§ 1332(a)(2), the court may exercise jurisdiction between citizens of a State and citizens or subjects
of a foreign state if the minimum amount in controversy is satisfied, but a district court does not have
jurisdiction over “an action between citizens of a State and citizens or subjects of a foreign state who
are lawfully admitted for permanent residence in the United States and are domiciled in the same
State.” 28 U.S.C. § 1332(a)(2). The court cannot tell from the pleading or Yazdchi’s response if
he is lawfully admitted for permanent residence in the United States.
According to Cohen, it does not matter because Yazdchi has already admitted he is a citizen
of Texas in a prior judicial proceeding.
A judicial admission is a formal concession in the pleadings or
stipulations by a party or counsel that is binding on the party making
them. Although a judicial admission is not itself evidence, it has the
effect of withdrawing a fact from contention. . . . By contrast, an
ordinary evidentiary admission is merely a statement of assertion or
concession made for some independent purpose, and it may be
controverted or explained by the party who made it. . . . A judicial
admission is conclusive, unless the court allows it to be withdrawn;
ordinary evidentiary admissions, in contrast, may be controverted or
explained by the party.
Martinez v. Bally’s La., Inc., 244 F.3d 474, 476 (5th Cir. 2001) (citations and internal quotations
omitted). To be a judicial admission, the statement “must be made intentionally as a waiver,
releasing the opponent from proof of fact.” United States v. Chavez–Hernandez, 671 F.3d 494, 501
(5th Cir.2012) (quoting Martinez, 244 F.3d at 476). Additionally, “judicial admissions are not
conclusive and binding in a separate case from the one in which the admissions were made.”
Universal Am. Barge Corp. v. J-Chem, Inc., 946 F.2d 1131, 1142 (5th Cir. 1991).
Here, Yazdchi stated the following in a motion to reconsider his motion to remand in a case
Judge Ellison considered in 2015: “This Court does not have Jurisdiction over This case and
withdrawn [sic.] all the Ruling due to the Facts That Plaintiff Ali Yazdchi and [third-party
defendant] William E. Ryan have same citizenship as their [sic.] Residents are in State of Texas and
this case was originally was [sic.] filed in state court but Defendant wrongfully [removed] this case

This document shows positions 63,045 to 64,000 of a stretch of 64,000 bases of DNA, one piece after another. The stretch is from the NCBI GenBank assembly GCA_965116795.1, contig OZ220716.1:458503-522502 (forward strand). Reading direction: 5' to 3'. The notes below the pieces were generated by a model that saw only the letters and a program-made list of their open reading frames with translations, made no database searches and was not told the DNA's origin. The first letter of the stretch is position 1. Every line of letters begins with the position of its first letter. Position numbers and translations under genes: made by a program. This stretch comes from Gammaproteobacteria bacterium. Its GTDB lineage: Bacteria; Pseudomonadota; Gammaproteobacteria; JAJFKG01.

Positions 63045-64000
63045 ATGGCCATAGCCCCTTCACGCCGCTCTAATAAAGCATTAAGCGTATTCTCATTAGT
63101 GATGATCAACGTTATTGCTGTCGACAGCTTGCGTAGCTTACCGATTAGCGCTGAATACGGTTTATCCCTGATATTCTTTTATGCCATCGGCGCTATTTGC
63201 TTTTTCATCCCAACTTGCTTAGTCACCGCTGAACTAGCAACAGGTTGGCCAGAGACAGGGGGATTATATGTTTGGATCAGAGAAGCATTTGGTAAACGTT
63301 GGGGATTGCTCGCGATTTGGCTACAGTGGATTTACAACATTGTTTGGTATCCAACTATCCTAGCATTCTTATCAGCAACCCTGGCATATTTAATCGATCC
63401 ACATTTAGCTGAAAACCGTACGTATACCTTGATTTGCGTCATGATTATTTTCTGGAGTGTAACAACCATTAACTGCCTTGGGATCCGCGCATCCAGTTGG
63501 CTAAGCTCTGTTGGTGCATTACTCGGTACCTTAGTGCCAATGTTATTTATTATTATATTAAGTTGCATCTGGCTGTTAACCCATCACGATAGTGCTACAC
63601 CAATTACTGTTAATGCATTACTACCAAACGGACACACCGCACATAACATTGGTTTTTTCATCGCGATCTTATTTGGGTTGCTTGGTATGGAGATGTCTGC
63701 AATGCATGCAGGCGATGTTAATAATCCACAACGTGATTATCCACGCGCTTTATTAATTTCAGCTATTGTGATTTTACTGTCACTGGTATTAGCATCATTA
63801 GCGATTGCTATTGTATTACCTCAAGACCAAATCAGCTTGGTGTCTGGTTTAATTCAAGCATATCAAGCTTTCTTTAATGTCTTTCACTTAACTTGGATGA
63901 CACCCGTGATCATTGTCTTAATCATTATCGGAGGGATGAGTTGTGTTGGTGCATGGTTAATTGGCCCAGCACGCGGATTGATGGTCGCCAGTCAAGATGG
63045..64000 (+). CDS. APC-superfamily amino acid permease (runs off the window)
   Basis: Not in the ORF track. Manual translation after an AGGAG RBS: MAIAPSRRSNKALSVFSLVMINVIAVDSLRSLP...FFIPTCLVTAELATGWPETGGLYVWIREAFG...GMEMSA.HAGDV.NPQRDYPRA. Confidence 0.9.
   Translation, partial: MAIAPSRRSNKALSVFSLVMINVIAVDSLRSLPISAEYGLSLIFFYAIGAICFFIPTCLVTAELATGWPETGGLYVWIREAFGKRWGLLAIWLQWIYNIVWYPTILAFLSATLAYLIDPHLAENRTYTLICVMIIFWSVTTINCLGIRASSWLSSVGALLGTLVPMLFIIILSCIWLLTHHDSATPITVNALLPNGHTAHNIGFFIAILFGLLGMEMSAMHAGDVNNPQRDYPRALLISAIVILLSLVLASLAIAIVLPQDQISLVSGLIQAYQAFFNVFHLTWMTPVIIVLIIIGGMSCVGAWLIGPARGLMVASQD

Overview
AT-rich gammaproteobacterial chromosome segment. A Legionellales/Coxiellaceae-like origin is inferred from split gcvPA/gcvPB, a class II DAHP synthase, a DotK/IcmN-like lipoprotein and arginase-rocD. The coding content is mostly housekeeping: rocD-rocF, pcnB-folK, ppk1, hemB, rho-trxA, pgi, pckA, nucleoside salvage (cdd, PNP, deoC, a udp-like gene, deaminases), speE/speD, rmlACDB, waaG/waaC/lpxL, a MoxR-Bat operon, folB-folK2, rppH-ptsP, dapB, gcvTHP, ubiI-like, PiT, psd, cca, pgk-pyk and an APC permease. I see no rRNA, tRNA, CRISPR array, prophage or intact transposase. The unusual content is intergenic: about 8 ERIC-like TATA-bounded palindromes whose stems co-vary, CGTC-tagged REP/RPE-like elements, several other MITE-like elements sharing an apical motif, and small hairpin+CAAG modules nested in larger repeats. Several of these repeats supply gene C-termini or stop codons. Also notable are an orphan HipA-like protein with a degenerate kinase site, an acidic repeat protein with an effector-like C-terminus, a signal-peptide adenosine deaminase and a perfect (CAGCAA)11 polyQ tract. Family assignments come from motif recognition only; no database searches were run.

to Federal court.” Yazdchi v. JP Morgan Chase Bank, N.A., No. 4:15-cv-00121, Dkt. 50 (attached
to Dkt. 5 in this case). This could be interpreted as an admission that Yazdchi is a citizen of Texas,
but it (1) was not a waiver releasing his opponent from proof of a fact; and (2) it was made in a
different proceeding. Thus, Yazdchi is not necessarily bound by that statement in this case.
Moreover, the court gives some leeway to pro se defendants and believes that the filing in Judge
Ellison’s case, combined with Yazdchi’s discussions of jurisdiction in this case, simply reflects an
overall misunderstanding of how citizenship versus residence in a state impacts the jurisdictional
Given Yazdchi’s status as a pro se litigant, his indication in his response that the amount in
controversy is met,1 and his apparent confusion about what the jurisdictional statutes mean by
residency and citizenship, the court finds that the best course is to require Yazdchi to file a short
surreply explaining whether he is “lawfully admitted for permanent residence in the United States.”
The court notes that Yazdchi’s complaint does not discuss these damages and that an
amendment would be in order if the case is not otherwise dismissed for lack of jurisdiction.
See 28 U.S.C. § 1332(a)(2). Yazdchi shall file this surreply within ten (10) days of the date of this
order. The court will defer ruling on the motion to dismiss until after Yazdchi files his surreply.
Yazdchi is ORDERED to file a surreply explaining whether he is lawfully admitted for
permanent residence in the United States within ten (10) days of the dates of this order. The court
DEFERS ruling on Cohen’s motion to dismiss until after Yazdchi files his surreply.
Signed at Houston, Texas on February 21, 2017.
Gray H. Miller
United States District Judge